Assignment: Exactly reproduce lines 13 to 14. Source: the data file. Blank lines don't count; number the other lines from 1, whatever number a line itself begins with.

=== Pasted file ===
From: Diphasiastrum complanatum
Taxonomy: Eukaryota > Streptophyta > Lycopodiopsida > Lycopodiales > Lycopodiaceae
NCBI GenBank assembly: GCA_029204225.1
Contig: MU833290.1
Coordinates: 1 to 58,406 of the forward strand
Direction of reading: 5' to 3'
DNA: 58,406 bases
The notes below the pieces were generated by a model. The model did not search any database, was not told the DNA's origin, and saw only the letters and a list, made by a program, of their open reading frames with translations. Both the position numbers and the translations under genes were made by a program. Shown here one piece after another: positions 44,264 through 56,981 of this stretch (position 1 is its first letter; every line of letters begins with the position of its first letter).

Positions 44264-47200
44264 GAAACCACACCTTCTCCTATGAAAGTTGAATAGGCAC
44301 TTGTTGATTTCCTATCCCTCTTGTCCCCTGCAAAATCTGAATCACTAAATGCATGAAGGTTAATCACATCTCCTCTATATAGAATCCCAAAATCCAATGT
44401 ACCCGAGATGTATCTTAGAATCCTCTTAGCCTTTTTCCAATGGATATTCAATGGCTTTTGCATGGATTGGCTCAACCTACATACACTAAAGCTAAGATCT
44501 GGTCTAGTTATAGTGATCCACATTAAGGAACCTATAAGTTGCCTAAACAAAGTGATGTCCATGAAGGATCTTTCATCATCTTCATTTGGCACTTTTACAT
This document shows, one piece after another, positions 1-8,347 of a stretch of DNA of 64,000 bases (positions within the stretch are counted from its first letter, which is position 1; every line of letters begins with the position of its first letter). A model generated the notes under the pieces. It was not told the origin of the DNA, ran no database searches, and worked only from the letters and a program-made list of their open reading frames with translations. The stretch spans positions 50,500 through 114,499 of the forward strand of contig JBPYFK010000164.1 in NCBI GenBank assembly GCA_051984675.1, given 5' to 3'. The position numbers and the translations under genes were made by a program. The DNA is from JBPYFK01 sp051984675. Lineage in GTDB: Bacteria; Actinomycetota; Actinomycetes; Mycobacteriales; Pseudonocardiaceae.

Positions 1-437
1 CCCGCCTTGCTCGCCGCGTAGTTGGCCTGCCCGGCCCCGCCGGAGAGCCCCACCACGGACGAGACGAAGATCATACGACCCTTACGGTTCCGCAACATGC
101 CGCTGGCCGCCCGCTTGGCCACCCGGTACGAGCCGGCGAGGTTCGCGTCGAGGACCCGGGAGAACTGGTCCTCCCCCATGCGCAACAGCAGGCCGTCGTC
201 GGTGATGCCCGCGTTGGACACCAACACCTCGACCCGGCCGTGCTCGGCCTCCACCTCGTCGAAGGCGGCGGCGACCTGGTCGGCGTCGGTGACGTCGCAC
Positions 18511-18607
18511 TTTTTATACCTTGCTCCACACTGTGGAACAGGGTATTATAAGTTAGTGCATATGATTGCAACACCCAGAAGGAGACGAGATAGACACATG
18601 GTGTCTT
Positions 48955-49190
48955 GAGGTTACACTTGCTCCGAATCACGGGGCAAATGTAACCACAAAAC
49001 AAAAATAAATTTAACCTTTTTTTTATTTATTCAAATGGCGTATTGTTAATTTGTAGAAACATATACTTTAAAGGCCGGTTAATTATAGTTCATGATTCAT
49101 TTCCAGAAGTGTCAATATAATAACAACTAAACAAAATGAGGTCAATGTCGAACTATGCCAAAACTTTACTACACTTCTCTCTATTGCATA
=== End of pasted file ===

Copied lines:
44501 GGTCTAGTTATAGTGATCCACATTAAGGAACCTATAAGTTGCCTAAACAAAGTGATGTCCATGAAGGATCTTTCATCATCTTCATTTGGCACTTTTACAT
This document shows, one piece after another, positions 1-8,347 of a stretch of DNA of 64,000 bases (positions within the stretch are counted from its first letter, which is position 1; every line of letters begins with the position of its first letter). A model generated the notes under the pieces. It was not told the origin of the DNA, ran no database searches, and worked only from the letters and a program-made list of their open reading frames with translations. The stretch spans positions 50,500 through 114,499 of the forward strand of contig JBPYFK010000164.1 in NCBI GenBank assembly GCA_051984675.1, given 5' to 3'. The position numbers and the translations under genes were made by a program. The DNA is from JBPYFK01 sp051984675. Lineage in GTDB: Bacteria; Actinomycetota; Actinomycetes; Mycobacteriales; Pseudonocardiaceae.